On the face of it when what they are selling you is money, the decision about which funder to choose should be a simple one of price. However Philip Knight, Credit & Risk Director at the independent SME lender Asset Advantage, suggests that your decision should be more nuanced than simply selecting the lowest interest rate offer.
What you are being charged for finance should be the easiest aspect of a finance offer to judge. But even this can be challenging. Most borrowers, quite reasonably, tend to focus on the interest rate. In order to ensure consumers are treated fairly by banks there is strict legislation on how the interest rate is defined so that the various rates offered by lenders can be compared. However in the unregulated world of SME lending there is no such obligation. So my first piece of advice is to check on what basis the interest rate you are being offered has been calculated. For example, a £25,000 loan repayable over 3yrs with repayments of £866 per month could either be presented as having a flat rate of 8% or an APR of 15%. Same deal, same total cost,completely different interest rate. Well to be more precise, not a different rate, just a different calculation of rate.
Whilst we’re on the subject of costs you should also make sure that you are taking into account the total cost of the agreement. Asset finance agreements and loans can include a variety of fees, that whilst aren’t necessarily hidden, can be difficult to identify and often won’t be included in the interest rate quote. These can include arrangement and document fees that are payable up front, annual admin fees, fees to take title to equipment and charges relating to copy documents.
Nevertheless, whilst cost are of course important I don’t think that they should be the only factor you should consider. After all the majority of the cost of a finance agreement is simply repaying the capital. A few percentage points here and there really aren’t going to make the difference between the success and failure of the business.
My second observation is beyond the scope of this article to discuss fully, but I will just mention that you should make sure you are clear as to what type of finance you are getting. For example are you getting minimum term lease finance, hire purchase or a loan?
My last observation is however something which I feel is likely to come into sharp focus over the next few years. I would encourage you to consider your lender’s approach to customers who seek some form of forbearance. This forbearance might be in the form of accepting a repayment a few weeks late or even a more dramatic restructuring of the facility. Maybe you just want to change the date of your direct debit payment. I am of the view that some of the newer entrants into the SME market will be both less willing and less able to support their borrowers if they start to struggle.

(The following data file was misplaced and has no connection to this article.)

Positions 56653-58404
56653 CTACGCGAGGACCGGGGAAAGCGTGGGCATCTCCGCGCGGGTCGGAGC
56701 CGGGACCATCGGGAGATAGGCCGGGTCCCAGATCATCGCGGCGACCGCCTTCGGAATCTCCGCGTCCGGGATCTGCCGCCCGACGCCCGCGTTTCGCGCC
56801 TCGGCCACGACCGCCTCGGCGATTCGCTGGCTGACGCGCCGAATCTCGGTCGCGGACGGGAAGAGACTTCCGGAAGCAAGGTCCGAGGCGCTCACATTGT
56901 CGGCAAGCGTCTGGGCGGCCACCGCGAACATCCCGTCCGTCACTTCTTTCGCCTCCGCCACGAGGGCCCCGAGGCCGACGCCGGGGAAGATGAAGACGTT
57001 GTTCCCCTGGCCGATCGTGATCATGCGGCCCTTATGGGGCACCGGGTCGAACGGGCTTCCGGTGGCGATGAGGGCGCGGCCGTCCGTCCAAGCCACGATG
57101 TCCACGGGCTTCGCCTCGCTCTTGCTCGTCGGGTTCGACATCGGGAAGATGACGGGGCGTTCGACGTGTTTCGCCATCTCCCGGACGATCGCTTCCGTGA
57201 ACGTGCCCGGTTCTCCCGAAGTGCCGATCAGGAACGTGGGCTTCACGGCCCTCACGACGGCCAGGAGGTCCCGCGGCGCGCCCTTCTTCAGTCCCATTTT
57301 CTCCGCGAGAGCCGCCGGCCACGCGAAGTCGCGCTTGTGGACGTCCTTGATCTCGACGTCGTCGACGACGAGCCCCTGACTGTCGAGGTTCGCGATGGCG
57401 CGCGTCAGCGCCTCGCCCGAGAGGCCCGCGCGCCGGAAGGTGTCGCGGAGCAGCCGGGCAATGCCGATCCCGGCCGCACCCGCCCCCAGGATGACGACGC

To begin with they will probably lack the resources to effectively do this. The highly tuned algorithmic data based lending systems may be good (although there’s a whole separate debate to had about that) at the original decision, but they are likely to be less good at a making informed and fair decisions about dealing with a borrower’s short term cash flow problems. Generally they will not have met you, they won’t be able to number crunch the reasons for your cash flow problem and their lean overheads don’t facilitate anything other than a formulaic response. Moreover when the lender has an obligation to third party investors such as is the case with a crowdfunder, their ability to extend the time to pay is likely to be very much more restricted than that of a lender which is using their own balance sheet.
Of course no lender is going to support you to the detriment of their own business. But where you have a good business case for that support you need to be with a lender that can and will listen and then have the appetite to make a common sense, commercial decision.
Wish to meet Asset Advantage in person alongside a variety of other funding sources?Join us at EU & UK's only funding exhibition, The Business Funding Show '19 which will be take place on 21st, February at East Wintergarden, 10 am onwards. Learn more and book your tickets here.